Now go to your menu and click on the button you want to associate with that track.
In the properties tab you can name the button, set the link, and change the transition. Set your Link to the track of the media you are currently working with.
Now, click on the timeline and the timeline properties show up.
Set your End Action to go back to the menu.
Repeat this process for each of your timelines.
Once your done, if you chose to have a custom motion menu, now is the time to add it.
Select your media in your project bin, holding down the Option (ALT) key drag the movie to the menu and let go of the Option key then the mouse button. You now have a motion menu.
However as you can see, the menus drop zone, and title still show up, and the buttons are in the wrong place.
Go to the layers tab for the menu by clicking anywhere in the menu, then by selecting the layers tab.
Now you can choose to turn on or off different layers just like in Photoshop.
Once that is done, move over to the menu and drag your mouse over all of the remaining links to select them all, and move all of the buttons to the right of the screen.
Your menu should look like this.
However, you can't see the links.
Right click in your menu and choose Edit in photoshop. The entire menu as is will load in Photoshop.
Now go ahead and select your Text layer and make the needed color changes to the Text.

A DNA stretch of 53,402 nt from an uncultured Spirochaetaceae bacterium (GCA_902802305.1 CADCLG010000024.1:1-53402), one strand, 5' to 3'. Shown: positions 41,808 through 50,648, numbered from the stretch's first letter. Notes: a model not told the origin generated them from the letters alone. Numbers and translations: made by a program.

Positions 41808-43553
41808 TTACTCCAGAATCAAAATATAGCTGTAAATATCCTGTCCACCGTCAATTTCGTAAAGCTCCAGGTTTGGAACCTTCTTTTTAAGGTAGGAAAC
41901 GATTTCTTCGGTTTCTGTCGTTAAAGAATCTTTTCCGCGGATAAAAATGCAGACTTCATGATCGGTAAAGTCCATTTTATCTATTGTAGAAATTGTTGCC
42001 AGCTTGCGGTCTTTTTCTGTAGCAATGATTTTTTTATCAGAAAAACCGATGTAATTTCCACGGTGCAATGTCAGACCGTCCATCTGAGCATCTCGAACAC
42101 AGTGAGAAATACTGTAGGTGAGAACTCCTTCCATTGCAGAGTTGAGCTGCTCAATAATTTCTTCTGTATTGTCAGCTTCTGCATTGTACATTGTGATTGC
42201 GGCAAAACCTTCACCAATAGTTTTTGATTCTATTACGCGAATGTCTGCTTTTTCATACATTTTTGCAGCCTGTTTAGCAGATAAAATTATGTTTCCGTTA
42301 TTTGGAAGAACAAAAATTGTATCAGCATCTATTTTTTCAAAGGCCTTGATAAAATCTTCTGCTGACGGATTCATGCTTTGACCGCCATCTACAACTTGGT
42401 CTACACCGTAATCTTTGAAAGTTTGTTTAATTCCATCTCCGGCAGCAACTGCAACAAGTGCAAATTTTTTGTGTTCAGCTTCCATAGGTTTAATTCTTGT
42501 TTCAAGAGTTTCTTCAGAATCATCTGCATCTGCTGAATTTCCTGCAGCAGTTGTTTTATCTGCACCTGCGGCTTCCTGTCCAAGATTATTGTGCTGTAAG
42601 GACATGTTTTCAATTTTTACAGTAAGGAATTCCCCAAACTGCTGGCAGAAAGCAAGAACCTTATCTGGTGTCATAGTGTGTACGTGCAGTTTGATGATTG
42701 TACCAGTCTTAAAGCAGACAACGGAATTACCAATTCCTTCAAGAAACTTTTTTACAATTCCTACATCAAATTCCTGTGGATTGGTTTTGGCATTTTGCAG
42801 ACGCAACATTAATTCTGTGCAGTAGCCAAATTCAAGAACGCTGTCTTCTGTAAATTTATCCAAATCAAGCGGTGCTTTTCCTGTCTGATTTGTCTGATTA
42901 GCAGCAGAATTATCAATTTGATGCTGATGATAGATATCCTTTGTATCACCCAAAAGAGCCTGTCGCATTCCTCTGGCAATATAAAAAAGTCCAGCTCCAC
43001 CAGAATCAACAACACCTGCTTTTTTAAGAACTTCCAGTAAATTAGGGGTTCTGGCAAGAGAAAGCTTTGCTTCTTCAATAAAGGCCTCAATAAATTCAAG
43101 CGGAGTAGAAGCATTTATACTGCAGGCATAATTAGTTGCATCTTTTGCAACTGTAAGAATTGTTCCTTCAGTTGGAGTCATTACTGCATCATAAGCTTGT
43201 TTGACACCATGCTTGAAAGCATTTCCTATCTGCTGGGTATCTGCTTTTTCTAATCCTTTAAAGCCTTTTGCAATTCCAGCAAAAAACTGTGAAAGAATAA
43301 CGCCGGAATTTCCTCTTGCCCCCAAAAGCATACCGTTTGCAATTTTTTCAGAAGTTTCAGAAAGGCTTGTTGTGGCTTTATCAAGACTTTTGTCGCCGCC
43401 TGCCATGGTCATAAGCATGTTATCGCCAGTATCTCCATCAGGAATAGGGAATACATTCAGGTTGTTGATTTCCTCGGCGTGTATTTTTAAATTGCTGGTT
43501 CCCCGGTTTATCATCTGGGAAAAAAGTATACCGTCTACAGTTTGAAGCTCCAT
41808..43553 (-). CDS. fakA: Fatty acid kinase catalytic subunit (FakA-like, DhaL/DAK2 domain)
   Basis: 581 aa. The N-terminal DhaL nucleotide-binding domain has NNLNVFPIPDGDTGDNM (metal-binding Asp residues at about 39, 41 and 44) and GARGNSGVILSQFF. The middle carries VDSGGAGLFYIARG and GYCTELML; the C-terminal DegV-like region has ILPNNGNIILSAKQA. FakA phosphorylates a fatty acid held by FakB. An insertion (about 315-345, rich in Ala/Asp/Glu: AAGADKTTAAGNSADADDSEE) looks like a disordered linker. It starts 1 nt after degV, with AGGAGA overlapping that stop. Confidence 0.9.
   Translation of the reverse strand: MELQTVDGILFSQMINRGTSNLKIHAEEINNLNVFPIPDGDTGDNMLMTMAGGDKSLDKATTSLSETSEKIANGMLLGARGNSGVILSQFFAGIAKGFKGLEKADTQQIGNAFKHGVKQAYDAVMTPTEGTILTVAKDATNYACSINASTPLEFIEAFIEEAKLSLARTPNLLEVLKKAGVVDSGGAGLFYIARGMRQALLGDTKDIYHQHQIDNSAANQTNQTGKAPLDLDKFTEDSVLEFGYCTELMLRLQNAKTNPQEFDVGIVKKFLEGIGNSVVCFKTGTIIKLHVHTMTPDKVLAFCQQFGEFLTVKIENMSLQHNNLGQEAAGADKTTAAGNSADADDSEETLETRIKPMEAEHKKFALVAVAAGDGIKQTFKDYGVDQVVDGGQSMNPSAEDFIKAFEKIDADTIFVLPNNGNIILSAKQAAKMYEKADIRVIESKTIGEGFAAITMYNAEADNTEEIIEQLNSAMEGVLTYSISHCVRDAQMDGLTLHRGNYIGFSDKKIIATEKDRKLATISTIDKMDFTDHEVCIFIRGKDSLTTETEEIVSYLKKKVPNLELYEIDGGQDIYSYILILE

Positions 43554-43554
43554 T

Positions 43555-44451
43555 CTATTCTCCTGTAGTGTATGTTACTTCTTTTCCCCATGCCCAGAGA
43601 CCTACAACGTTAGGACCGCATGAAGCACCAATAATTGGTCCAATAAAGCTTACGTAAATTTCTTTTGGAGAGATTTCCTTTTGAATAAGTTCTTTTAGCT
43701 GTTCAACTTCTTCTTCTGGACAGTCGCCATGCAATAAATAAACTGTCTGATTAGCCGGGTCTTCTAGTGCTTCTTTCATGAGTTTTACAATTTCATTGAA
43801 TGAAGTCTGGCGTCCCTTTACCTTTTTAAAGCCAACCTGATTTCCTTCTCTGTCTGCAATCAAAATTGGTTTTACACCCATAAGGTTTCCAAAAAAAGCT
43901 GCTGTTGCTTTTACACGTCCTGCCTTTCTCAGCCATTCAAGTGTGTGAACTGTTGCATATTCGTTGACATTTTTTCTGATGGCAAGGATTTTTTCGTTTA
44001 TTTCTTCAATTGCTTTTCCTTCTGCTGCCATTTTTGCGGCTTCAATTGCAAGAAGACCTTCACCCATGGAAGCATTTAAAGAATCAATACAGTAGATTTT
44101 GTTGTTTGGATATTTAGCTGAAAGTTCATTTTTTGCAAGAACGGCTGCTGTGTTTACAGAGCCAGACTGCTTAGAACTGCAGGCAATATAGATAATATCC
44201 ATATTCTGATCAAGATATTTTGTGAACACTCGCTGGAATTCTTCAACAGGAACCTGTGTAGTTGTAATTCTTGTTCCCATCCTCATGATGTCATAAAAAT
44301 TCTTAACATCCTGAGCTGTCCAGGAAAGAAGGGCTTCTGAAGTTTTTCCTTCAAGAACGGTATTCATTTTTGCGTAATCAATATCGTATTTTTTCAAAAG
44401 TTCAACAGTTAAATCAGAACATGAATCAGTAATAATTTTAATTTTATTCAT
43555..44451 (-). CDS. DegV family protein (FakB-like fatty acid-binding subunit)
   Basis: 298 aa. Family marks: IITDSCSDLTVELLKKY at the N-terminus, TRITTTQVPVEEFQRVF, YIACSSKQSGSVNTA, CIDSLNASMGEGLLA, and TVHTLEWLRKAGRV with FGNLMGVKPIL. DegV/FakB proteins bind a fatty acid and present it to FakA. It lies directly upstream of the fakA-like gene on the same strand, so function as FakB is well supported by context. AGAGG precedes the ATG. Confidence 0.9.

Then, enable your Highlight layer and turn it on, then make the needed color change to it, this is your highlight button.
When you are done, turn the layer back off.
Repeat this as many times as you need to.
The menu will now look like this.
Go to File/Save and then exit Photoshop.
Back in Encore, the changes will take effect immediately.
Remember to save your work often.
We now need to enable the Motion in the menu. Unlike DVD Studio Pro, we have to Render the menu. Go to File/Render/Motion menus and let Encore Render the menu.
Once your render is complete, it's time to check our build for problems. Go to the Build tab, and choose Check project.
Another window will pop up.
Make sure everything is checked, then hit start. If you have any issues, they will show up like this.
If you have no issues, or fixed the ones listed, then the problem area will be empty.
It is now time to simulate our build. In the tool bar, far right, you'll see a DVD icon with an arrow, click on it.
The simulator will open.
Test your project. If you have any issues, it might be those pesky Highlight buttons. I had alot of trouble with them before I started to lock my layers when making changes to the menu in Encore.
Once everything is checked it is time to burn your project.
Now, a warning.
I would recommend buying a few Re-writable blank Blu-ray discs, or use Re-writes for the first 5-10 projects. Some re-writes are just as cheap as the write once Blu-ray blanks. There are benefits to using BD-RE discs. If the build fails, you forgot something important, you noticed something wrong when you watch it on an actual Blu-ray player, you can always erase the disc and start over.